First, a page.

The Bauhaus art school may have closed in 1933, but its influence on visual design has endured. Melding crafts and fine art with an emphasis on simplicity and utilitarianism, the Bauhaus movement helped define the modernist aesthetic. Hedwig Dances artistic director Jan Bartoszek pays tribute to these groundbreaking artists with her in-development dance project Futura
; two of its numbers are presented in "Point | Line | Plane," a program that highlights the company’s focus on incorporating sleek visual elements into choreography.
Last May, Bartoszek spent time in the three major German cities where Bauhaus had a foothold: Weimar, Dessau, and Berlin. She's fascinated by the school's experimental spirit, but also sees ties between the political climate that surrounded these artists and current events. "It was after World War I and they were hoping for a better world," says Bartoszek. "What did they get? They got Hitler. But it was a utopian time at the beginning, and it’s interesting how history rhymes in some ways."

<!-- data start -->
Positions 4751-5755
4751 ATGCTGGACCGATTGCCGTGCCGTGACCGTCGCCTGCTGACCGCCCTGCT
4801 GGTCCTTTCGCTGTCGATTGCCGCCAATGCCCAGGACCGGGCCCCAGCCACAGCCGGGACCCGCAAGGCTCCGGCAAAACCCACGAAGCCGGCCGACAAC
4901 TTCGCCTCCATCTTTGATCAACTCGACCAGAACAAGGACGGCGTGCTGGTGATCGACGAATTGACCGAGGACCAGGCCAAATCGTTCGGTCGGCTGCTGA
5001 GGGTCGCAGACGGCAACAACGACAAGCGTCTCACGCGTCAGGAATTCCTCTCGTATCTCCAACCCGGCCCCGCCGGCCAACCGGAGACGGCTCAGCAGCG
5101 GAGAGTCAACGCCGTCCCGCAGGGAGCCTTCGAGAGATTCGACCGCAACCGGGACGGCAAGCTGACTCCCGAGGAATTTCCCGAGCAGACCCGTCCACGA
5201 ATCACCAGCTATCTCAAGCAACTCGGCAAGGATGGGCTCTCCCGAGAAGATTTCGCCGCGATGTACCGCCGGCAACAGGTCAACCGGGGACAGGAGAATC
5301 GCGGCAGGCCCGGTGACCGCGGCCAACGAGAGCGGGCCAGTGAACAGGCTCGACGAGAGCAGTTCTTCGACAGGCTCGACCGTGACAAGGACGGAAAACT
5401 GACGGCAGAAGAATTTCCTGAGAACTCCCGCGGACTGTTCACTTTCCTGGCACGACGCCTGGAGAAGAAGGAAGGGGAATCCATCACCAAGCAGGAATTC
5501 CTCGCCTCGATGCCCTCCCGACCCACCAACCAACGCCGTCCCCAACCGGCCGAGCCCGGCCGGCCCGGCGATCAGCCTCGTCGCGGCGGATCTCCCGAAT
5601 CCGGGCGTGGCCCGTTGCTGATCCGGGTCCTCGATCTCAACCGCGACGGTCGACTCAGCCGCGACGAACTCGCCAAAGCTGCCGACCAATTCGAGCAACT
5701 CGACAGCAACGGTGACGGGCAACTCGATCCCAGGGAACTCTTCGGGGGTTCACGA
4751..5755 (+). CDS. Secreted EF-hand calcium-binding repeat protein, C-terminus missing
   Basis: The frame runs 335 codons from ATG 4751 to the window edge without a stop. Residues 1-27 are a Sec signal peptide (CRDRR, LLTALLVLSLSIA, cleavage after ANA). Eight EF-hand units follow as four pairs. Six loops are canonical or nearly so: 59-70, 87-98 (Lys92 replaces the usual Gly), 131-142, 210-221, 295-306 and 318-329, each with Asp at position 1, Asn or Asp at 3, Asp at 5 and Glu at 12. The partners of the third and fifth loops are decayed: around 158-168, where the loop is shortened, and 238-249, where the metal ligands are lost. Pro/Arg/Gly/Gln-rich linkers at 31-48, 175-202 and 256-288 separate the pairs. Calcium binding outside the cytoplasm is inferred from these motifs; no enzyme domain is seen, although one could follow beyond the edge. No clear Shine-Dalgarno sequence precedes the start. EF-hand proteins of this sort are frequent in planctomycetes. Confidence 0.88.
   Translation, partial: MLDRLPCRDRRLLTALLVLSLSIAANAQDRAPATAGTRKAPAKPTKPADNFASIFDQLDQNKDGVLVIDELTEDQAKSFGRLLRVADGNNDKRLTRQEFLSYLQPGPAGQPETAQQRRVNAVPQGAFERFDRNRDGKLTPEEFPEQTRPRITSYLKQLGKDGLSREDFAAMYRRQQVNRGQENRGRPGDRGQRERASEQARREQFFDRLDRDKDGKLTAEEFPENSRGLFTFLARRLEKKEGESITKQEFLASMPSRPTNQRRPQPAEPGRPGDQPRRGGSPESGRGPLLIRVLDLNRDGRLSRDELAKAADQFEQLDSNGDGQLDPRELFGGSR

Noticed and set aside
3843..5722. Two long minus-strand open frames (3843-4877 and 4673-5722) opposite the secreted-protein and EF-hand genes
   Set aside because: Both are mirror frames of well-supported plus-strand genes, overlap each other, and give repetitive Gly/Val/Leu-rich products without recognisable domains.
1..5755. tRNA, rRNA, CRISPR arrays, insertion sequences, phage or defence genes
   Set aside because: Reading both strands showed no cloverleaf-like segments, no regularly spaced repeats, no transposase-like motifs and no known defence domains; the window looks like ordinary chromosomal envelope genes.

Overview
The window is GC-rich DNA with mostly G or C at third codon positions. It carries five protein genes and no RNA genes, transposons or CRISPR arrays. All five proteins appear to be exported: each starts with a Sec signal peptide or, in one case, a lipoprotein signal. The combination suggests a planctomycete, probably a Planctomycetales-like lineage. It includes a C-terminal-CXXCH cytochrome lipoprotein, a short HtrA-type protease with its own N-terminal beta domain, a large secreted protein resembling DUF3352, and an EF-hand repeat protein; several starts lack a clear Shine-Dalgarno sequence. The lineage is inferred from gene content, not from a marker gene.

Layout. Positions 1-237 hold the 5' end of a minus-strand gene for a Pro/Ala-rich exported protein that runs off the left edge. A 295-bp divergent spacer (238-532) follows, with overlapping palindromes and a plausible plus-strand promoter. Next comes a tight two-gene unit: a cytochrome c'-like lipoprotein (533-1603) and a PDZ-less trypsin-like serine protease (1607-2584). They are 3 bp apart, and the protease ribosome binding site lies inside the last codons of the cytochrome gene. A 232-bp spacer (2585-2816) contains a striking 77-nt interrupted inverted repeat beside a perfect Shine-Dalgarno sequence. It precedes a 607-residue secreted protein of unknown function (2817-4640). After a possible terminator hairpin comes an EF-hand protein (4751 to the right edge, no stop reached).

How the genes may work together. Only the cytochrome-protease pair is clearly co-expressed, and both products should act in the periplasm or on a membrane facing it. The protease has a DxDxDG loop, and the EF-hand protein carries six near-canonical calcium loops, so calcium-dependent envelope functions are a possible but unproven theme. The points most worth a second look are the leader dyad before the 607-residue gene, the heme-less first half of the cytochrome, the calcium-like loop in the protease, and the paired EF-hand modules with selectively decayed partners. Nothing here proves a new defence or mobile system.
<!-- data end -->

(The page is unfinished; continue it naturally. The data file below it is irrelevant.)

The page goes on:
For these new works, Bartoszek is turning to bold geometric imagery, with one dance about circles and another that uses eight-foot-long rods to create different shapes that alter the space. "With these two dances, we're working with the ideas of confinement and freedom," she says, "how space can be shaped to feel contained or open." Sanja Manakoski’s costumes deconstruct and transform the dancers' bodies, and Bartoszek's core themes are reflected in a cocoonlike garment that breaks apart into pieces. It's a visual metaphor for Bauhaus's revolutionary ideology, and Futura
explores the beauty of building blocks.
"Point | Line | Plane" Fri 4/6, 7:30 PM, and Sat 4/7, 2 and 7:30 PM, Ruth Page Center for the Arts, 1016 N. Dearborn, 312-291-8196, hedwigdances.com, $15-$25.